Conversion rate per browser – 2016
Why is the conversion rate per browser in our ecommerce important? Each browser, as is obvious, has different characteristics, and they are normally used by different types of users.
Since the first web browser was created in 1991, many alternatives have appeared in the market. They continually appear and disappear. But some of them are well consolidated and occupy the bulk of users. And analyzing the data that we found in the Study of Conversion in Spanish Ecommerce 2016, we will discuss the following points:
- Conversion rate by browser.
- Importance of the conversion rate per browser.
Conversion Rate by Browser
The conversion rate associated with a browser does not tell us that the use of that browser is the only cause for that rate.. There are many external factors that influence the conversion rate, and may or may not be related to the type of browser used.
For this reason we have to know how each of these converts, because it gives us information about the type of user that our web converts the most, and if the reason for this conversion is in the user or in the design. Let’s see what data we obtained in the Conversion Study in Spanish Ecommerce 2016:
The data we obtain is very varied, and from it we can extract many insights. We see that there is no doubt: the different browsers have different conversion rates. Internet Explorer and Firefox have higher average conversion rates, and the data is distributed in a disparate way, with large differences between minimums, maximums and between medians and means of each data.
And we would like to highlight a remarkable fact:the conversion rate of Android, very low, of 0.33% of users. his browser is exclusively used on some mobile devices. We can draw a very clear conclusion from this in the data collected throughout 2015 and 2016 for this study,: people convert little by the Android browser.
Importance of the conversion rate per browser
So far, we have analyzed all the data in a cross way that we have about conversion in the Conversion Study in Spanish Ecommerce 2016, and we see that normally, the ecommerce that have the best average conversion rate also have better conversion by all medium sources and devices. Therefore, they are optimized ecommerce.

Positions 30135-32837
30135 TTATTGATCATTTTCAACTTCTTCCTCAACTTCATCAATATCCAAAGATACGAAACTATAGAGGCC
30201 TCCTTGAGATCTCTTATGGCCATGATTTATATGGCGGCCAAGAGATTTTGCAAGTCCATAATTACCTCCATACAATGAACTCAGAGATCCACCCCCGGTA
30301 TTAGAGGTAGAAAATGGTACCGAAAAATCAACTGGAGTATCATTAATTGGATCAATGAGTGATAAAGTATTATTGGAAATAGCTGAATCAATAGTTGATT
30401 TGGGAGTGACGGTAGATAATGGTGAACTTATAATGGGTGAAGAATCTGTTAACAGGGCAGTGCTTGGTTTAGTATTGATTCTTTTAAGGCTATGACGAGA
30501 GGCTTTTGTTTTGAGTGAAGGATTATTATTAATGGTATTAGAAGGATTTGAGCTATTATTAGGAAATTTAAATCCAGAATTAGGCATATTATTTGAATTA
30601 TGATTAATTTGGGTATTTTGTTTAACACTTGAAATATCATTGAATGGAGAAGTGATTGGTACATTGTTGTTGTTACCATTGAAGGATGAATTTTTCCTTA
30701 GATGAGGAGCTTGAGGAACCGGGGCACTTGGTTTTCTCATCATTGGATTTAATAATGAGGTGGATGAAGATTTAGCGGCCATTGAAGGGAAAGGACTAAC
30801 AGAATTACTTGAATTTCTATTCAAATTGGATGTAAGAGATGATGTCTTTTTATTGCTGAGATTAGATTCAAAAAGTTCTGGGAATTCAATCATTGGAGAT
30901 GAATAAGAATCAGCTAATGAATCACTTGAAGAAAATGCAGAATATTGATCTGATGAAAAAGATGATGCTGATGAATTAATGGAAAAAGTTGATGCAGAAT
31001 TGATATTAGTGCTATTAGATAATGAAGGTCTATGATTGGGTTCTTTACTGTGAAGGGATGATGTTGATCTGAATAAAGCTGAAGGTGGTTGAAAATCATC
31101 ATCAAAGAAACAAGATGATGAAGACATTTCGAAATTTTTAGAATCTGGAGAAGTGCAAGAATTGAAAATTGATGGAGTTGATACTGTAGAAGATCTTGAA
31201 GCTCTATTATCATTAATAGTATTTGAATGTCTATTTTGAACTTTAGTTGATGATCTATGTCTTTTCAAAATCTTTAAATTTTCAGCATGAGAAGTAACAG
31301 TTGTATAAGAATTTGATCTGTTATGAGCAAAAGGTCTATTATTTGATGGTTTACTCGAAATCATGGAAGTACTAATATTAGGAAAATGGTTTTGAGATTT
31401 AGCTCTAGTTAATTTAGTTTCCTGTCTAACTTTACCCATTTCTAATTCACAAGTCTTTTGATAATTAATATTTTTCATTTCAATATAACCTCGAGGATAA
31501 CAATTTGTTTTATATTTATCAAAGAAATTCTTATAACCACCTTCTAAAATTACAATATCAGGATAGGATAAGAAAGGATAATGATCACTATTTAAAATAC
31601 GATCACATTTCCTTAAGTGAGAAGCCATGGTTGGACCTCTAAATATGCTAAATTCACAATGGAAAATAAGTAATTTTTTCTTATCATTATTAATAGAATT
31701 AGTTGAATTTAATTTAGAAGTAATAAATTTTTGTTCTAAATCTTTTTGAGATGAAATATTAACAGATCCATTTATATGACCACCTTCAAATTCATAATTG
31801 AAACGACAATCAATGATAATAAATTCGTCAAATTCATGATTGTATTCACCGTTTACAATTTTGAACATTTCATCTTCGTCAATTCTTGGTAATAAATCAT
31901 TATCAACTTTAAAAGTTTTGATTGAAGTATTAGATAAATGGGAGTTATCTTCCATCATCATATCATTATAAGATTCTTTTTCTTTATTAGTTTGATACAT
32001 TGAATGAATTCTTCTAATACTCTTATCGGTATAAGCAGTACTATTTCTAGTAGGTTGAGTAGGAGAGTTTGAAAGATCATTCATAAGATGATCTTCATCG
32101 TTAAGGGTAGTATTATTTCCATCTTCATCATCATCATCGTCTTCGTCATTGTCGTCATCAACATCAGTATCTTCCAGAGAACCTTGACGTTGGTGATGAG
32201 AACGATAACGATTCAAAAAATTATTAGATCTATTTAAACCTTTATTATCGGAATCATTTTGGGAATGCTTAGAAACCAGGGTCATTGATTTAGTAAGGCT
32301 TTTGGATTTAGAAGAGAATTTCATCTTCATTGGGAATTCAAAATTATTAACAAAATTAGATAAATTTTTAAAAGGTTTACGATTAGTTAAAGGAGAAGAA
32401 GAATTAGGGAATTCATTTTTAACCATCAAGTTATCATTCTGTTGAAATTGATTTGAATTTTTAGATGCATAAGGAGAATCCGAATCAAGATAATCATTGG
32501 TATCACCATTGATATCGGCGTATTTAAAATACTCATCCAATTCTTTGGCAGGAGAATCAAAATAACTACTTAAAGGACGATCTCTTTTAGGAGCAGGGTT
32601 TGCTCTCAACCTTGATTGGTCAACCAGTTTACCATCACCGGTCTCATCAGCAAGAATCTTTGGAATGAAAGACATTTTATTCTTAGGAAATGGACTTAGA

The accessibility of browsers to the web is a point that must be considered when designing and creating the web. While it is true that we are interested in knowing the CR associated with a browser when building and maintaining our website, we must never limit the number of users that can access it;; As a general rule, we have to make our ecommerce accessible to as many browsers as possible, instead of worrying just about the one that provides the greatest conversion.
Therefore, we know that the conversion rate according to the browser has some data that is distributed in a very heterogeneous way among the different analyzed etailers. We only found a browser that gives us a very low conversion ratio (and quite similar between average and median): Android. Used exclusively on mobile devices, and less and less in use, since most mobile traffic has diversified and uses browsers such as Chrome and Safari currently; Android, with decreasing data in user number, also obtains a significantly lower conversion ratio.
Are these data still the same in 2017?
The use of mobile devices to navigate and purchase products or services is changing rapidly. It is expected that these data will be different in the following study. All this and much more we will discuss at the presentation event to which you can sign up in this link: Event of presentation of the Study on Conversion in Spanish Ecommerce of Flat 101. Here we will see new data of the 2017 version and a comparison will be made with the data of this 2016 study.